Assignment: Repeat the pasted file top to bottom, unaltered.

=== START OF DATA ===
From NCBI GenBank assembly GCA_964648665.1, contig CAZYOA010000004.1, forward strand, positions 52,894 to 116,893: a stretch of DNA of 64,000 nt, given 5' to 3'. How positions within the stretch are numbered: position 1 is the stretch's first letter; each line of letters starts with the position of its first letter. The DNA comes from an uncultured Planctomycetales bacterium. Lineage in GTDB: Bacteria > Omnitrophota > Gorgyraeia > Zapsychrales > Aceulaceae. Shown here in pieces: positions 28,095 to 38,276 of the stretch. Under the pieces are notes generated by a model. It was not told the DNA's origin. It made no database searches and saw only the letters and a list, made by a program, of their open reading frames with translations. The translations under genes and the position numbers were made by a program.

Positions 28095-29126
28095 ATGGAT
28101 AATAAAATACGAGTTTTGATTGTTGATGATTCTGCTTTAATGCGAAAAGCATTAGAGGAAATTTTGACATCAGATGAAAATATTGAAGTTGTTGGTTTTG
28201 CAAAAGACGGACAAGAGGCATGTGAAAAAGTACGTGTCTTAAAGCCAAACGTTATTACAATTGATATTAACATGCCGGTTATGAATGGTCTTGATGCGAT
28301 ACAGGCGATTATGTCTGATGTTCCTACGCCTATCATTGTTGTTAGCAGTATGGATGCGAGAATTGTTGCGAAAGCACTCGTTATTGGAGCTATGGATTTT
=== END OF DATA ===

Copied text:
From NCBI GenBank assembly GCA_964648665.1, contig CAZYOA010000004.1, forward strand, positions 52,894 to 116,893: a stretch of DNA of 64,000 nt, given 5' to 3'. How positions within the stretch are numbered: position 1 is the stretch's first letter; each line of letters starts with the position of its first letter. The DNA comes from an uncultured Planctomycetales bacterium. Lineage in GTDB: Bacteria > Omnitrophota > Gorgyraeia > Zapsychrales > Aceulaceae. Shown here in pieces: positions 28,095 to 38,276 of the stretch. Under the pieces are notes generated by a model. It was not told the DNA's origin. It made no database searches and saw only the letters and a list, made by a program, of their open reading frames with translations. The translations under genes and the position numbers were made by a program.

Positions 28095-29126
28095 ATGGAT
28101 AATAAAATACGAGTTTTGATTGTTGATGATTCTGCTTTAATGCGAAAAGCATTAGAGGAAATTTTGACATCAGATGAAAATATTGAAGTTGTTGGTTTTG
28201 CAAAAGACGGACAAGAGGCATGTGAAAAAGTACGTGTCTTAAAGCCAAACGTTATTACAATTGATATTAACATGCCGGTTATGAATGGTCTTGATGCGAT
28301 ACAGGCGATTATGTCTGATGTTCCTACGCCTATCATTGTTGTTAGCAGTATGGATGCGAGAATTGTTGCGAAAGCACTCGTTATTGGAGCTATGGATTTT